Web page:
MFP Checks Expected Before Year's End, Not Before Shutdown Deadline

MFP payments should start before year's end, if there is no government shutdown. ( MGN Image )

Tariff aid payments under the Market Facilitation Program (MFP) could face another delay as the federal government inches ever closer to a partial shutdown.

Congress and the president face a Friday deadline to pass a funding bill that covers nine Cabinet departments, including USDA. If not, some 380,000 federal workers will be furloughed. That may include Farm Service Agency employees needed to process MFP payments, according to USDA under secretary Bill Northey.

“There’s several different pieces. Some of it is here internal to FSA, and it depends who we are able to keep on as we check our different funding pools and what folks can still be around for that process,” Northey explained to AgriTalk Radio host Chip Flory. “Then it goes through Treasury and a few other places, and I’m not sure of their plans or their ability to keep things moving.

"Payments will be made, but timing could be disrupted.”

Northey said the payments will take a week to two weeks to process, and that initial payments will go out before the end of the year if there is not a government shutdown.

This is the second round of MFP payments, released to ease the impact of the tariff war with China that negatively impacted commodity prices through much of 2018.  The first round, announced in August of this year, only covered the 50% of actual 2018 production in the covered crops. The second round payments keep the same rates for the remaining 50% of 2018 production.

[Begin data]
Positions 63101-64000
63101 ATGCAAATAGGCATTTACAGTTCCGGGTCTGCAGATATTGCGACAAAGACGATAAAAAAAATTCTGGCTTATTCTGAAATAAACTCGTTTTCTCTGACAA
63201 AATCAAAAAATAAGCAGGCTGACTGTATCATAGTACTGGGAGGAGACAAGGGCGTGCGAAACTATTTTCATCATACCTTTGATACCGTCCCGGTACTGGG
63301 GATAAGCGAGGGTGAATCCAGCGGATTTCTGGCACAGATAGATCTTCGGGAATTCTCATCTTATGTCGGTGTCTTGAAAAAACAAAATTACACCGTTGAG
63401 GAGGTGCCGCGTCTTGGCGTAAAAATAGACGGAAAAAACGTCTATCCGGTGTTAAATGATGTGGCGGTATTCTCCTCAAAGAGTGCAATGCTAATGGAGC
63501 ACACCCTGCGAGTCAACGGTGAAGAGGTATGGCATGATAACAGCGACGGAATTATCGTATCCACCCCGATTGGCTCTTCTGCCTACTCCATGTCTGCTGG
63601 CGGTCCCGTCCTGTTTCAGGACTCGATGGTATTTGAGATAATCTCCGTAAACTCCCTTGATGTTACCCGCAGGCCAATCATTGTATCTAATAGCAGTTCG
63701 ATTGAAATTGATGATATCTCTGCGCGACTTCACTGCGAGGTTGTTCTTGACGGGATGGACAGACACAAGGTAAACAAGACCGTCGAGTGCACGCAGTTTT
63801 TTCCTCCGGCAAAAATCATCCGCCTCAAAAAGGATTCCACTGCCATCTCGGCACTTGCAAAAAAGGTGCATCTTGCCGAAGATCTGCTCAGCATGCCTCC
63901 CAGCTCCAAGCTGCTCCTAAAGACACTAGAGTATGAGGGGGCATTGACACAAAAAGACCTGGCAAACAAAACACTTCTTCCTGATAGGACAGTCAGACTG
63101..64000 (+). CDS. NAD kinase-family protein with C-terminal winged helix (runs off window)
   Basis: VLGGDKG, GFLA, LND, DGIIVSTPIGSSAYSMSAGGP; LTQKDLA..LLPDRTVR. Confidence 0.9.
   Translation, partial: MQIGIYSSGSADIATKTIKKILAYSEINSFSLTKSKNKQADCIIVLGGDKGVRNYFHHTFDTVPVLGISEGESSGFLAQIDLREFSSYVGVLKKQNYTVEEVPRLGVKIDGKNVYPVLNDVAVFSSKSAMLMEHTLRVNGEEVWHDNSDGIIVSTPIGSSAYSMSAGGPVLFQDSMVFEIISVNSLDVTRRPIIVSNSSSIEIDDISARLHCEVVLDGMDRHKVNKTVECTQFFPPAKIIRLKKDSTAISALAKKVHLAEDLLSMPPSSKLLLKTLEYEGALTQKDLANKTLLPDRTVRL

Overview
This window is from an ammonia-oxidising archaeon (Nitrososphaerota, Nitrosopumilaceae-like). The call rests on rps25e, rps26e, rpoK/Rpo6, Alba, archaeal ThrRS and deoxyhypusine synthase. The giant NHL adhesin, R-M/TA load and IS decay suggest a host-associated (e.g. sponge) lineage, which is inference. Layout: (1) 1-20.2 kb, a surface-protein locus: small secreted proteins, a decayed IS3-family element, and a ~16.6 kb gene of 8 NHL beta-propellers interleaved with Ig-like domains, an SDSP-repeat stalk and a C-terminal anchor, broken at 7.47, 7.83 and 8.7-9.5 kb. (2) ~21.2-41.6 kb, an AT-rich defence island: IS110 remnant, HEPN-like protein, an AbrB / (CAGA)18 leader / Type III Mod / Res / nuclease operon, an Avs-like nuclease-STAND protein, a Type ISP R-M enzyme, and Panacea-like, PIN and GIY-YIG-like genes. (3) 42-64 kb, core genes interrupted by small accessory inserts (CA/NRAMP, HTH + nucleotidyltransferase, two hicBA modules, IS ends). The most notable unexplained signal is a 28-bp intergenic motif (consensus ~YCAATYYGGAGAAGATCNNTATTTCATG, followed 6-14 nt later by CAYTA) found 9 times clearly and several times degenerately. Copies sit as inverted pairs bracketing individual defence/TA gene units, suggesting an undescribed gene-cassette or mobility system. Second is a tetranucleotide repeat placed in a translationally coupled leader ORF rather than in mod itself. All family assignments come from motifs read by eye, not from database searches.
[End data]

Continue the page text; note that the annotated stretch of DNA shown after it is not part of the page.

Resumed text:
Producers who have already applied for the first round of payments do not need to reapply for the second round. The deadline for application is Jan. 15, 2019, though 2018 production can be certified through May 1, 2019.

An announcement on the second round of MFP payments was expected in early December, but was delayed as the Office of Management and Budget reportedly questioned the need for the payments as trade tensions with China have eased somewhat. Ultimately, Northey said President Trump pushed for the continued payments.

“Certainly, the President was the decision maker, and he was the one that said we’ve got to stand with our farmers like we promised we were going to do,” Northey said. “Our farmers have been taking it on the chin, and this doesn’t make everybody whole by any means.”

Listen to the entire AgriTalk interview with USDA Under Secretary Bill Northey in the player below: